Emerald gemstones Treatments and Enhancements:

Emerald flaws are very often concealed by treating a stone with oil or synthetic lubricants. This is a common practice in the gemstone industry. The fracture-filling materials contain very similar refractive indices to the Emerald, optically hiding the underlying flaw. Oiling is preformed by heating the Emeralds in a cylinder containing the oil, which allows it to penetrate through the heat. Though the oiling procedure is most frequently performed with cedar oil, newer, more effective fracture-filling techniques are being practiced, including irradiation. One should always inquire aboutoiling and fracture filling when purchasing an Emerald, as these techniques will affect the price of a gemstone. Generally, unless otherwise specified, it can be assumed that an Emerald has been oiled or otherwise fracture-filled. Standard oiling procedures are also not permanent, and the oiling may slowly wear off naturally, though frequent cleaning can hasten this process.

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The Cheng family Jewelry bussiness

Picture of Cheng AdrianHarvard Grad from China Succeeds Family Business to Become the World’s Richest Jewelry Magnate

Among China’s richest names is the Cheng family, a clan of jewelry merchants that, according to the recent net worth evaluation is the world’s richest at this point. Their heir, a young prodigy hold the key to the family’s massive jewelry empire. Adrian Cheng, Harvard graduate is the future-owner of the world’s richest jewel empire of this era. His family is one of Hong Kong’s top 4 richest names.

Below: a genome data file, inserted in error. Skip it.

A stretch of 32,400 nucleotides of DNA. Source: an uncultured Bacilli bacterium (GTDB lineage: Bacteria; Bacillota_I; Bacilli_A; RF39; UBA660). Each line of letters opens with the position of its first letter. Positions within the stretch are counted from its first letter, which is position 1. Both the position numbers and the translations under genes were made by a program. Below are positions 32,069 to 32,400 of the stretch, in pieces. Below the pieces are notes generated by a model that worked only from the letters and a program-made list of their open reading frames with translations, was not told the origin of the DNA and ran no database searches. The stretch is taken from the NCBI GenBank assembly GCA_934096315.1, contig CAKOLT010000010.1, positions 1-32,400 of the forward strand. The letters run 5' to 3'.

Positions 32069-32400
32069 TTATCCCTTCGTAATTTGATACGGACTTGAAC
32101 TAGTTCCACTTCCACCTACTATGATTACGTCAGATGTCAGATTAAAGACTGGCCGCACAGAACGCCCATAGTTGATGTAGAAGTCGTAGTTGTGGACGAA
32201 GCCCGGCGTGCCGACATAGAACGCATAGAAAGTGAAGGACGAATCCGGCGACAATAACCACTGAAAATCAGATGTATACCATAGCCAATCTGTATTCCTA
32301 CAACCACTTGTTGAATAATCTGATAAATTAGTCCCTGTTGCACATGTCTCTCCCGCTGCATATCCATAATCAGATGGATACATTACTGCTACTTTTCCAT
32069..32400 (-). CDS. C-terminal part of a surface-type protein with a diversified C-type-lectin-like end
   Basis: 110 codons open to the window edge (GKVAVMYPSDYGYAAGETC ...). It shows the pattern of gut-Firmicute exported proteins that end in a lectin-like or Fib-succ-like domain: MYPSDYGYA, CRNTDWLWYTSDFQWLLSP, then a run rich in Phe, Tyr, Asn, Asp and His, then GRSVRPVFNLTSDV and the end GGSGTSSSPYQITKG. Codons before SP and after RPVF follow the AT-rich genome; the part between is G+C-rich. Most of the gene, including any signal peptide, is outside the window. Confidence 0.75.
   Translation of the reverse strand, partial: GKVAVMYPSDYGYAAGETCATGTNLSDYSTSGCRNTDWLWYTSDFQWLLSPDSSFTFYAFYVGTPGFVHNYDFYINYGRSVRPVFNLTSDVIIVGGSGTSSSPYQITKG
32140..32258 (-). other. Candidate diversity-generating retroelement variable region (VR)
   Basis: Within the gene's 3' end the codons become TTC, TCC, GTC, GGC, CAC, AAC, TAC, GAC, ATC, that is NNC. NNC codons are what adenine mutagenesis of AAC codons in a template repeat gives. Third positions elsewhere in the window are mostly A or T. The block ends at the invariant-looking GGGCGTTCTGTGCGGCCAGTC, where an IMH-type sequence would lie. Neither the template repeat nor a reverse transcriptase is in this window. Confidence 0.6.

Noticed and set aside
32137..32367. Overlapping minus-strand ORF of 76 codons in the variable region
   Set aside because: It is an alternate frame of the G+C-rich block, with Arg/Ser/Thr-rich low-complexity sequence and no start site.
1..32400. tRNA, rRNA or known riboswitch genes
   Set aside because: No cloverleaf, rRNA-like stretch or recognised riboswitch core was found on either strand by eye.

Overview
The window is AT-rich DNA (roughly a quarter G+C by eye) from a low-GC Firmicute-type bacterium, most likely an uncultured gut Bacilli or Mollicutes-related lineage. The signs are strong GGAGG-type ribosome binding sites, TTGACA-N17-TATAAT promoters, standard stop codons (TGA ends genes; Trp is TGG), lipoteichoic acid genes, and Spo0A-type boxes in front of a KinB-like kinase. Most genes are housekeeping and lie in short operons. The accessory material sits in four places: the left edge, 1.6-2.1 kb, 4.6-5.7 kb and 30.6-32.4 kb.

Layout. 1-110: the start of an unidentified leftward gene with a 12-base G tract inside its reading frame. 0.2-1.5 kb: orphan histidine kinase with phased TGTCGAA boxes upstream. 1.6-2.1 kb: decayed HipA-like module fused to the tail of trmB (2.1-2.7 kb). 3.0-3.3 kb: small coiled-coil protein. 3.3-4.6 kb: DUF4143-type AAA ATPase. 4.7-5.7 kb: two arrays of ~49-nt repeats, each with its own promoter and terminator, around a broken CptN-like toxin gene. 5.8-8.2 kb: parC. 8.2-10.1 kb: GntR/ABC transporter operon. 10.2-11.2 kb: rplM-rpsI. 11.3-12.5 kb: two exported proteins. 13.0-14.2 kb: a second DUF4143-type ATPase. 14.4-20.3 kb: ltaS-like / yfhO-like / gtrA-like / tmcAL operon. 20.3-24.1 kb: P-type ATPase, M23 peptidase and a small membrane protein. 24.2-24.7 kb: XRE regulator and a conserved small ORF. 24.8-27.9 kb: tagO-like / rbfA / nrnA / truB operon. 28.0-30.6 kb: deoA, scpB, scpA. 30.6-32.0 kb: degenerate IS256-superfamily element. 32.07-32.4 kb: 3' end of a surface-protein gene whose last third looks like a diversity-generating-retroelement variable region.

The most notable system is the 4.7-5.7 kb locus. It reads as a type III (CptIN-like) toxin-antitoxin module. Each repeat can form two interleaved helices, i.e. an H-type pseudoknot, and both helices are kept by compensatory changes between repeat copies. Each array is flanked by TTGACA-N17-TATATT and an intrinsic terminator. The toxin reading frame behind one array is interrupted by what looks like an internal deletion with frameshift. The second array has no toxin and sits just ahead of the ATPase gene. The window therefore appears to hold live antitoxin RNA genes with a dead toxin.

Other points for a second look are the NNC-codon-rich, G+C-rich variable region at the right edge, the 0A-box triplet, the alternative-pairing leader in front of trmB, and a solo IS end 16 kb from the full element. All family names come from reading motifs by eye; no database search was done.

Cheng’s father, Henry is 69 years old and is currently battling with an unspecified medical condition. Henry had been on a leave very recently owing to his health concerns. A spokesperson for the company made a statement to the media explaining his absence to be caused from a stroke the business person suffered.

Irrespective of the truth in the statement, Adrian Cheng is all set to take over the business and the transition is expected to happen very soon. Adrian, a 36 years old Harvard graduate will own a conglomerate of businesses that include real estate property development, hotels in NYC, and of course, a chain of jewelry stores. Their chain of stores generate a total of 80% and sometimes more of Tiffany &Co. products all over the world. The company has under it, four registered companies that have a net worth of $25 billion.

Though each of these businesses Adrian is about to inherit are in peak positions of their organizational cycle, he will still be facing copious challenges when he takes the reigns. Declining margins in property development business, slogging demands in the jewelry market are two of the prime issues that he will surely face soon after occupying the seat.

The buyers

His family is in the business of high-end jewelry, which has limited and select buyers all around the world. Elites and rich collectors make most of their customers. In recent times, a slump has been noticed in the demand of high-end jewelries. Though the market will recuperate in time and the demand will be restored, perhaps amplified, for now, there are some steep climbs to make for Adrian.